United Kingdom Chancellor of the Exchequer Philip Hammond has announced that the British government will provide £7 million (approximately $9.2 million) in funding to create the UK Centre for Engineering Biology, Metrology and Standards. The government is collaborating with the the Francis Crick Institute in London, with the goal of supporting startup companies in Great Britain dedicated to using engineering and the biological sciences to develop new products.
Closer to home, the Universities of Shady Grove — a partnership of nine Maryland public universities where each university provides its most heavily demanded program — have begun construction on a $162 million biomedical sciences building. The building is slated for completion in 2019 and is expected to nearly double the enrollment at Shady Grove.
Here at Penn, Adam Pardes, a current Ph.D. candidate in our own Department of Engineering, is one of the cofounders of NeuroFlow, a company developing a mobile platform to track and record biometric information obtained from wearables. NeuroFlow recently received $1.25 million in investments to continue developing its technology and ultimately bring it to market. Congratulations, Adam!
Finally, California State University, Long Beach, is our newest national BME program this fall. Burkhard Englert, Ph.D., professor and chair of the Department of Computer Engineering and Computer Science at CSULB, heads the new program as interim chair until a permanent chair is hired.
The annual meeting of the Biomedical Engineering Society (BMES) was held in Phoenix on October 11-14. The professional society for bioengineers and biomedical engineers this year played host not only to faculty from Penn’s Bioengineering Department but also to several undergraduate and graduate students, as well as staff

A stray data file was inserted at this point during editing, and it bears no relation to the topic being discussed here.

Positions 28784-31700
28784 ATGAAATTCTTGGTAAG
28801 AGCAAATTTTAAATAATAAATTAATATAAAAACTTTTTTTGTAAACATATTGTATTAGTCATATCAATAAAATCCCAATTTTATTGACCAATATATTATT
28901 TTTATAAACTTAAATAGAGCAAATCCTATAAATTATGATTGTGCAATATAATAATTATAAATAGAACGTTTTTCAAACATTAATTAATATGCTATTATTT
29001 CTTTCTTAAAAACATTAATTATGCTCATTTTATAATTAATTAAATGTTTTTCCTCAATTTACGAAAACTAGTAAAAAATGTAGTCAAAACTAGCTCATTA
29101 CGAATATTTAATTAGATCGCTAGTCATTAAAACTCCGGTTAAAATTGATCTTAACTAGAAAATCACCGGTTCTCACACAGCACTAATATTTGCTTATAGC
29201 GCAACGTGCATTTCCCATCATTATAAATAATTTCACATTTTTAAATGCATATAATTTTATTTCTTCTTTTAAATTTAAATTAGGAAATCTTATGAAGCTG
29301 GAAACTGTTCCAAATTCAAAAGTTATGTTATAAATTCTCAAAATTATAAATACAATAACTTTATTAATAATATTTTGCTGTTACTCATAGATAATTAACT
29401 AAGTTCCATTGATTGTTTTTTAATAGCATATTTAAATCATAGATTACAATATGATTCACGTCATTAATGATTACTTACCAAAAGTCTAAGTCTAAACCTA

As previously mentioned here, three of the undergraduate students from the Center for Engineering MechanoBiology (CEMB) presented their work at the BMES meeting. The three students – Kimberly DeLuca from New Jersey Institute of Technology; John Durel from the University of Virginia; and Olivia Leavitt from Worcester Polytechnic Institute – spent 10 weeks over the summer at Penn working on individual research projects in the labs of Penn faculty.
Olivia worked in the laboratory of Beth Winkelstein, Ph.D., Professor of Bioengineering and Vice Provost for Education at Penn. Olivia’s project studied how matrix proteases influence the nerve impulses, but not the structure, of connective tissue. Jacob’s project, developed with Professor Jason Burdick, Ph.D., generated new insights into how single stem cells sense the mechanical environment and ‘make decisions’ about which type of cell they will become. Kimberly’s work was done in the lab of Robert Mauck, Ph.D., Professor of Orthopaedic Surgery at Penn’s Perelman School of Medicine, and it studies how to make materials with unique mechanical properties that could eventually find use in tissue engineering applications.
“I am very pleased to have been a part of the CEMB’s first round of undergraduate summer interns, and while there are certainly some small kinks to be worked out around the edges, the CEMB offered an invaluable experience. If I had to go back and decide again whether or not to chose this internship versus others, I would do it again in a heart-beat,” John Durel said.
Also attending BMES were officers of the undergraduate chapter of BMES at Penn. As we previously reported, the chapter won the Student Outreach Achievement Award for the year, repeating its win from 2015. Penn’s contingent from the BMES chapter, as well as from the Graduate Association of Bioengineers (GABE), were on hand to receive awards and recognition (see photo above).
Finally, Sevile Mannickarottu, instructional laboratories director for the Bioengineering Department, presented a paper at one of the conference sessions. Alongside presenters from MIT, Johns Hopkins, Berkeley, UCSD, UIUC, and Stanford, Sevile (see photo right) participated in a special sessions on curricular innovation held on Friday, October 13. Sevile did a great job explaining the innovations introduced to Penn’s undergraduate lab over the course of the last few years, and the presentation was very well received.
Next year’s BMES conference will be held in Atlanta on October 17-20, followed by the 2019 meeting in Philadelphia, to be co-chaired by Penn BE’s Jason Burdick.
Using Stem Cells to Repair Damaged Tissue
Repairing heart tissue after a heart attack is a major focus of tissue engineering. A key challenge here is keeping grafted cardiomyocytes in place within the tissue to promote repair. As we reported a couple of weeks ago, using tissue spheroids and nanowires is one approach to overcome this challenge. Another approach involves manipulating the cell cycle — the process by which normal cells reproduce, grow, and eventually die.
People and Places